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About This GigaPanToggle
- Taken by
- Michael Ashley
- Explore score
- 0.35 Gigapixels
- Date added
- May 03, 2011
- Date taken
- May 03, 2011
Vesuvio Café in North Beach, San Francisco.
Photographs in this collection have been produced by Heather Do, Connor Rowe, Kathleen Markham, Alison Lowrie, Kenneth Chiu, Katie Salmond, Diana Chavez, Elena Toffalori, Ashley Vink, Aimee O'Dea, Liz Dolinar, Allison Barden, Justine Khoury, Daniele Alaniz-Roux, and Justin Thach at the request of Michael Ashley for the UC Berkeley Anthropology 136e class, Spring 2011. The purpose was to digitally document the cultural heritage of Vesuvio Café to not only document the cultural history embeded into the ageless walls but also to connect spatially the symbiotic relationship that preserves the legacy of beatnik culture today.
Vesuvio Cafe, (37.79757°N 122.40625°W), located in the North Beach region of San Francisco Bay, is a cultural bastion preserving the cultural heritage of bohemian era and the beatnik culture that generated its establishment by Henri Lenoir in 1949 and made infamous by the renown authors such as Jack Kerouac from which the adjacent alley is named. The building in which the bar is housed is otherwise known as the Cavalri building built in 1913 and expanded to a second story in 1918 and designed by Zanolini with Italian Renaissance revival elements. The transient existence of these unkempt literary members and their constituents is reflected in the liminal location of the former saloon restaurant at the border between the vagrant Chinese- Italian communities; by 1970, most of the diverse cultures regressed into economical housing . Vesuvio Café despite its rich history back to the 1950’s , are not historically preserved site; in fact, they were rented until 1999 by managers Chris and Janet Clyde, whose proprietary hopes to protect the building from other commercial interest. Over the years, Vesuvio has undergone its share of renovations and damages such as the 1999 retrofitting for earthquake safety or even the 1973 damage dealt to the building by an errant bus. Over the years, the "I'll never forget after the retro-ﬁtting, one man came in, he was about 55 years old and in a business suit," Clyde said. "He actually had tears in his eyes when he looked at the place. He said, `You didn't change anything.' Vesuvio has kept its character as a neighborhood bar.”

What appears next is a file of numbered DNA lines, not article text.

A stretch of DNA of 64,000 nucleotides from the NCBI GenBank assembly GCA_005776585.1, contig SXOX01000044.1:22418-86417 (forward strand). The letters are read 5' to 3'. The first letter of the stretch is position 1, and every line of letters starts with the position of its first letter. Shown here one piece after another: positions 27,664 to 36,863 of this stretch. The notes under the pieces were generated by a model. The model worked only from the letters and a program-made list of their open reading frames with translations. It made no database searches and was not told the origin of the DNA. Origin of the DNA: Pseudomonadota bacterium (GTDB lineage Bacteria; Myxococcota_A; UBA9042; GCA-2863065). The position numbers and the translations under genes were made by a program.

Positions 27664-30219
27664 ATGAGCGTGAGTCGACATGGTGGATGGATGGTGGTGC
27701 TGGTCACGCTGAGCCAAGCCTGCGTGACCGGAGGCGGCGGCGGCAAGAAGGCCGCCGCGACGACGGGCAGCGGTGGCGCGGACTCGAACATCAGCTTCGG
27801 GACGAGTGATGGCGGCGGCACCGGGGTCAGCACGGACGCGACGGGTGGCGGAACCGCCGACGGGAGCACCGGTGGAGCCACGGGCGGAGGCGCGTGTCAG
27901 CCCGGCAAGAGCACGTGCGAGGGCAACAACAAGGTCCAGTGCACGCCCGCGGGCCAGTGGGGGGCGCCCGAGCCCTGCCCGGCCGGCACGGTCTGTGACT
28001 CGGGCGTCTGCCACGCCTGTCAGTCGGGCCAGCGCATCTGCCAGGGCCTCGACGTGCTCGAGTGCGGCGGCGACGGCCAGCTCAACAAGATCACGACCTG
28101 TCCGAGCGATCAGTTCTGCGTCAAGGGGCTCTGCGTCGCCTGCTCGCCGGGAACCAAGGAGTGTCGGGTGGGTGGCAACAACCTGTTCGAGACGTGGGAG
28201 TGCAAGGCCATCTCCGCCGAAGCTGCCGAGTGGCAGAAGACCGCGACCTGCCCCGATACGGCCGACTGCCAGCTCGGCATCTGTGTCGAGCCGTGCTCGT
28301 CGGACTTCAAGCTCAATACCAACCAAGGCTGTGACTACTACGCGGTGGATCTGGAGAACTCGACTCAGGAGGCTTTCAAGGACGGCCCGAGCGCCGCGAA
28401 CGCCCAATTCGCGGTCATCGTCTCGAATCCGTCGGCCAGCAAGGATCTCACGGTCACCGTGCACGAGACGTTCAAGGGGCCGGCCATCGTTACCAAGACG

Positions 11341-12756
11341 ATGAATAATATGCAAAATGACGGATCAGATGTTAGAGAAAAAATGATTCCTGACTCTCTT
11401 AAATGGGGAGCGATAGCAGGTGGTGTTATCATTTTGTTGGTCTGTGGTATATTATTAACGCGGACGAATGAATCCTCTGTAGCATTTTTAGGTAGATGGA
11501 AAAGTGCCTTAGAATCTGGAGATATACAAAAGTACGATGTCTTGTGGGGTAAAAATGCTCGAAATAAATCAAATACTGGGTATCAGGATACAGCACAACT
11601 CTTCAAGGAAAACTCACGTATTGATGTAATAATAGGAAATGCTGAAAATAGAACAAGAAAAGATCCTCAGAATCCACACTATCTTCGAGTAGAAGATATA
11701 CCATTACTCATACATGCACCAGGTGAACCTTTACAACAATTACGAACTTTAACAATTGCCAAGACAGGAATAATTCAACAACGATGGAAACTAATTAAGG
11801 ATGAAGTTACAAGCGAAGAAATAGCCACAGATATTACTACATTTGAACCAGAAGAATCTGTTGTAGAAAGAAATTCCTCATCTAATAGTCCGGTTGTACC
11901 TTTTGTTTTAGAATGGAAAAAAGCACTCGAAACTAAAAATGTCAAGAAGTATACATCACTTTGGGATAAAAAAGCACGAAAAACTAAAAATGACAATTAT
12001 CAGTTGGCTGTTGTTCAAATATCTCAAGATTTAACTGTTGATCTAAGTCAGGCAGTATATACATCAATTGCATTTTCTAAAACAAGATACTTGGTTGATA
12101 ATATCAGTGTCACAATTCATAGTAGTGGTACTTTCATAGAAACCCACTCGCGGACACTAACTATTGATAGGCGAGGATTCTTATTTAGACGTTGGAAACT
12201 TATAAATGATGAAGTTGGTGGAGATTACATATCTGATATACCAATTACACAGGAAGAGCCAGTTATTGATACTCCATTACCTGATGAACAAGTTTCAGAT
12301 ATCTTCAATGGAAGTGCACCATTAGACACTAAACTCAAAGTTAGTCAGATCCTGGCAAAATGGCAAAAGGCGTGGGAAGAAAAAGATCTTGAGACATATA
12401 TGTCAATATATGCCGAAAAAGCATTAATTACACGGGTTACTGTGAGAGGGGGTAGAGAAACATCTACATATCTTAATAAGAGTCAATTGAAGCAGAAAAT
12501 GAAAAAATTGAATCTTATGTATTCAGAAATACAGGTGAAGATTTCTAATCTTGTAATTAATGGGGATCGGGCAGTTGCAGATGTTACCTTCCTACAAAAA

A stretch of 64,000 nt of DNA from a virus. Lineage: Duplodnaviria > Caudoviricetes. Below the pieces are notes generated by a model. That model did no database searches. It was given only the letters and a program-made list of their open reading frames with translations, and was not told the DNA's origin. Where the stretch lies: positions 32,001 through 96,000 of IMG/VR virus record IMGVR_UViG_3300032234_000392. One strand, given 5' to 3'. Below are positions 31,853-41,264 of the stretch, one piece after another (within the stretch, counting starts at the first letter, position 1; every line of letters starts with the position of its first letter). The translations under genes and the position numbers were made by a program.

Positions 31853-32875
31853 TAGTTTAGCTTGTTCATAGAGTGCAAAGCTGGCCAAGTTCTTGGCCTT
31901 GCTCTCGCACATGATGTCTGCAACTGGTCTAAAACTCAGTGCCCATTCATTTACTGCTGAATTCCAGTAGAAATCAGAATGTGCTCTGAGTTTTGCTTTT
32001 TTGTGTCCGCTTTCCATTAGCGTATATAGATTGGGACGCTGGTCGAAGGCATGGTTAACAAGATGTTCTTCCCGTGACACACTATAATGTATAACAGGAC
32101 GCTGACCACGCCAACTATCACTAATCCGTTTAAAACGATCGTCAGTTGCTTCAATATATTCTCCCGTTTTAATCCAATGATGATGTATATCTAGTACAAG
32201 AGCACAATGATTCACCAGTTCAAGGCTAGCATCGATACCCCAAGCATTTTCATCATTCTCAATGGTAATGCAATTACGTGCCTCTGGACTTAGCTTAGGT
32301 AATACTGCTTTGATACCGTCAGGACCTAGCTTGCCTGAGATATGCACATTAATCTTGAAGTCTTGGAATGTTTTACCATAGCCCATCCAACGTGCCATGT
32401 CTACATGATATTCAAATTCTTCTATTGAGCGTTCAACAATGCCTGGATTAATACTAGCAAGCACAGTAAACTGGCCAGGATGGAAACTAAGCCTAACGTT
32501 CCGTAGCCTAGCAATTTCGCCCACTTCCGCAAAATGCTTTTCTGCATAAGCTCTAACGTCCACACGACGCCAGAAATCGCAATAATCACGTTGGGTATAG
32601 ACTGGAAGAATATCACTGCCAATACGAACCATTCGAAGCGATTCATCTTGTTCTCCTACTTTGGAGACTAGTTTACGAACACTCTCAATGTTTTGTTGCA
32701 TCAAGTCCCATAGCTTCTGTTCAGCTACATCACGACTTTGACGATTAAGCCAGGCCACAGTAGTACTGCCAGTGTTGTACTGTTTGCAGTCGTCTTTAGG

Photographs in this collection were shot on April 11, 2011 between 7:30 am and 5:00 pm Pacific Time under variable natural lighting due to cloudy skies with intermittent periods of morning exposure conditions. Photos were captured on the following cameras: Canon DSLR XTI/T2i, S95, Sony Cybershot, Canon Powershot. Lenses used include: Macro 60mm, Telephoto 70-200, Canon T2i 18-55mm, Canon XTI 17-85mm. A tripod was used for timelapse, Gigapan, macro, telephoto, HDR, and photogrammetry shots. iPhones were also used for documentation shots and Geo-tagging. The photos were post-processed in Adobe Photoshop Lightroom 3.
Description written by Kenneth Chiu, following Addison’s proposed virtual heritage metadata format in his chapter “The Vanishing Virtual” in New Heritage: New Media and Cultural Heritage, edited by Kalay, et al., and published by Routledge in 2007.
Further information about Vesuvio Cafe can be found at www.vesuvio.com/index2.html All photos Copyright ©2011 Center for Digital Archaeology, Berkeley CA, licensed under Creative Commons BY-NC 3.0 For more information contact Center for Digital Archaeology, Berkeley, CA, 94720 or visit www.codifi.info/licensing All photos Copyright ©2011 Center for Digital Archaeology, Berkeley CA
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For more information contact Center for Digital Archaeology, Berkeley, CA,
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